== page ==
A Red Flag warning was in effect throughout Southern California on Monday as soaring temperatures, gusty Santa Ana winds and very low humidity prompted concerns over fire danger.
The warning went into effect on Sunday morning and was initially scheduled through 8 p.m. on Monday, according to the National Weather Service.
However, the weather service extended the Red Flag warning in the valley and mountain areas of Los Angeles and Ventura counties to Wednesday until 8 p.m.
Another Red Flag warning was scheduled go into effect 5 a.m. Tuesday and expire 8 p.m. Wednesday for the coastal areas of L.A. and Ventura counties.
A Red Flag warning was also in effect for coastal areas of Orange County, the Inland Empire and mountain areas in Riverside, San Bernardino and San Diego counties until 8 p.m. Tuesday.
The extension came as hot and dry conditions were expected for much of L.A., Ventura, Orange, Riverside and San Bernardino counties for most of the rest of the week.
Potentially record-breaking temperatures were expected to peak between Tuesday and Thursday. Highs were forecast to be in the 90s to around 100 in the valley, inland coastal plain and foothill areas.
Wind gusts of up to 40 to 50 mph were forecast in the mountain areas of L.A. and Ventura counties, while valley areas could expect gusts of up to 35 to 45 mph, according to the weather service.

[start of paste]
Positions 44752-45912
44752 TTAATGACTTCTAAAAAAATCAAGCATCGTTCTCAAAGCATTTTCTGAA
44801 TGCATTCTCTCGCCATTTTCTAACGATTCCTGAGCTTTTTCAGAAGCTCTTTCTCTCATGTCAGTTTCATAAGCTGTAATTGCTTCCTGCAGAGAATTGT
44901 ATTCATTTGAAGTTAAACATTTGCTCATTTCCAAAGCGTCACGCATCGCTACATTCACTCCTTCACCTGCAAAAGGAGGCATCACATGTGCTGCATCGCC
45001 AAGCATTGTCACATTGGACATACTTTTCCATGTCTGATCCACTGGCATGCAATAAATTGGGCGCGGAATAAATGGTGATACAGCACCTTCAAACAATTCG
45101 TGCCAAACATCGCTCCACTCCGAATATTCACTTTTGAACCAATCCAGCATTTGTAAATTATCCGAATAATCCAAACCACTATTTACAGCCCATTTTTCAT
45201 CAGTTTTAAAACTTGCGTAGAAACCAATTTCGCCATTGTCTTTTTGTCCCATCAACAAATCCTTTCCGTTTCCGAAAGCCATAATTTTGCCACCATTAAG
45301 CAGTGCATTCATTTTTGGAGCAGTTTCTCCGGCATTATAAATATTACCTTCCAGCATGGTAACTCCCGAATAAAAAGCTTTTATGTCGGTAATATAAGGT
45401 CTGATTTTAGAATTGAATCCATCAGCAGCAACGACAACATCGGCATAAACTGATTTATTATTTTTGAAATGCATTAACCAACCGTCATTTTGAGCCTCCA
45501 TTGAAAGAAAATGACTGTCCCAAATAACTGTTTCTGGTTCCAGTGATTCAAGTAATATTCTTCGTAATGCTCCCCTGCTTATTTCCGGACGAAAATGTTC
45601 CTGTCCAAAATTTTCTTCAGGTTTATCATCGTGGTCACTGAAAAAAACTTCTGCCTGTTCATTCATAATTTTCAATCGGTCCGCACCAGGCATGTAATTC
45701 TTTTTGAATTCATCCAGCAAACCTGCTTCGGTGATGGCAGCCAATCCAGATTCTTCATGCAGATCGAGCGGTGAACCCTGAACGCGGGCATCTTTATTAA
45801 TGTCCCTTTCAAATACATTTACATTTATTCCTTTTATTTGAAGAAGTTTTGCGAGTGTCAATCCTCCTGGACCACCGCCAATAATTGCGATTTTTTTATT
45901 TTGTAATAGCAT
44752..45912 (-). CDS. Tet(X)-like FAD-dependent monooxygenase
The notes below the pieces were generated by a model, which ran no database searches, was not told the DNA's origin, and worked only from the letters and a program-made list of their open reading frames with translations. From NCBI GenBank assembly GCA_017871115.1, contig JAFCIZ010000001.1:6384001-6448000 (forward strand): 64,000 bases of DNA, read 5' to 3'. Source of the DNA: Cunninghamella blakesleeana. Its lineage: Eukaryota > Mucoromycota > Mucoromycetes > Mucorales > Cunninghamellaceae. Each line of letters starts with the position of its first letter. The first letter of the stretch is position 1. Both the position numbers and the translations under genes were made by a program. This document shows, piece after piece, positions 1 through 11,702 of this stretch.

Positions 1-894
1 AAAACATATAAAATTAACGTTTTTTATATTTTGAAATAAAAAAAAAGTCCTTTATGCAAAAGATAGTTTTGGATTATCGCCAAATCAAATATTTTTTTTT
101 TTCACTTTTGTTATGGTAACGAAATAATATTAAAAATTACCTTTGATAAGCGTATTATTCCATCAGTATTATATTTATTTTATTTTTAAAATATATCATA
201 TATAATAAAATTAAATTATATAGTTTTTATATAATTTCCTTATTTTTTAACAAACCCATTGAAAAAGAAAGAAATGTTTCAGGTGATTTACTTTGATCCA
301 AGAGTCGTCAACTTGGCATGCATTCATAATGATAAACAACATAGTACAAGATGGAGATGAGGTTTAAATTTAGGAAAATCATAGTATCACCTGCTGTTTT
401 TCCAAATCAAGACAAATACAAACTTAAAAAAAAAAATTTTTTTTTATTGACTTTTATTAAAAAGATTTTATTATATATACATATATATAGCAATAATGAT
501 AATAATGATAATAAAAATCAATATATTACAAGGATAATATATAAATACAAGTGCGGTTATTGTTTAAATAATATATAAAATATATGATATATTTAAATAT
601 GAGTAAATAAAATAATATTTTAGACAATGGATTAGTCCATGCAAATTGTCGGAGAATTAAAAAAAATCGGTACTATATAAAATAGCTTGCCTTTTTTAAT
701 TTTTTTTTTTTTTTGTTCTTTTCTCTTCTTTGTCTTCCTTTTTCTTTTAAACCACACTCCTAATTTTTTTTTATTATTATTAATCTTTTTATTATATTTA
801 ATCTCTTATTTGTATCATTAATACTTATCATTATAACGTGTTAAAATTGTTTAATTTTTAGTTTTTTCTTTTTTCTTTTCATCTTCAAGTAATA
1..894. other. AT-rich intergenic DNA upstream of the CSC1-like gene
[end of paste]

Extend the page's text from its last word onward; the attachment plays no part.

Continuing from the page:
Strong winds were forecast to hit near coastal foothills and below passes and canyons in Orange and San Bernardino counties, as well as on the north slopes of the Riverside County mountains.
Single-digit humidity was also expected through Friday.
In response to the dangerous conditions, the city of Los Angeles declared that Red Flag no parking restrictions would be in effect starting 8 a.m. on Tuesday and would remain in effect until further notice.
Forecasters warned the weather system would bring “extended period of dangerous fire weather conditions” to much of the area through at least Thursday.
“The fire danger will be elevated for much of the week, due to the hot, dry and windy condition,” the weather service’s website stated, adding that “extreme fire behavior” was possible if a blaze was ignited.
Because of the dangerous conditions, about 100 extra firefighters were on duty around L.A. County, mostly in Santa Clarita, Malibu and the foothill areas, L.A. County Fire Battalion Chief Doug LaCount said Sunday.
Fears over possible brush fires were realized Monday when a small fire broke out near mobile homes in an unincorporated area of Compton around 10:40 a.m.
Fire crews were able to extinguish the blaze, which charred 2 acres, according to the L.A. County Fire Department.
Initially, the fire was reported to have burned 3 to 4 acres.
It was declared to have been knocked down shortly before noon. However, crews would be mopping up for an additional 1 to 2 hours, according to the fire department.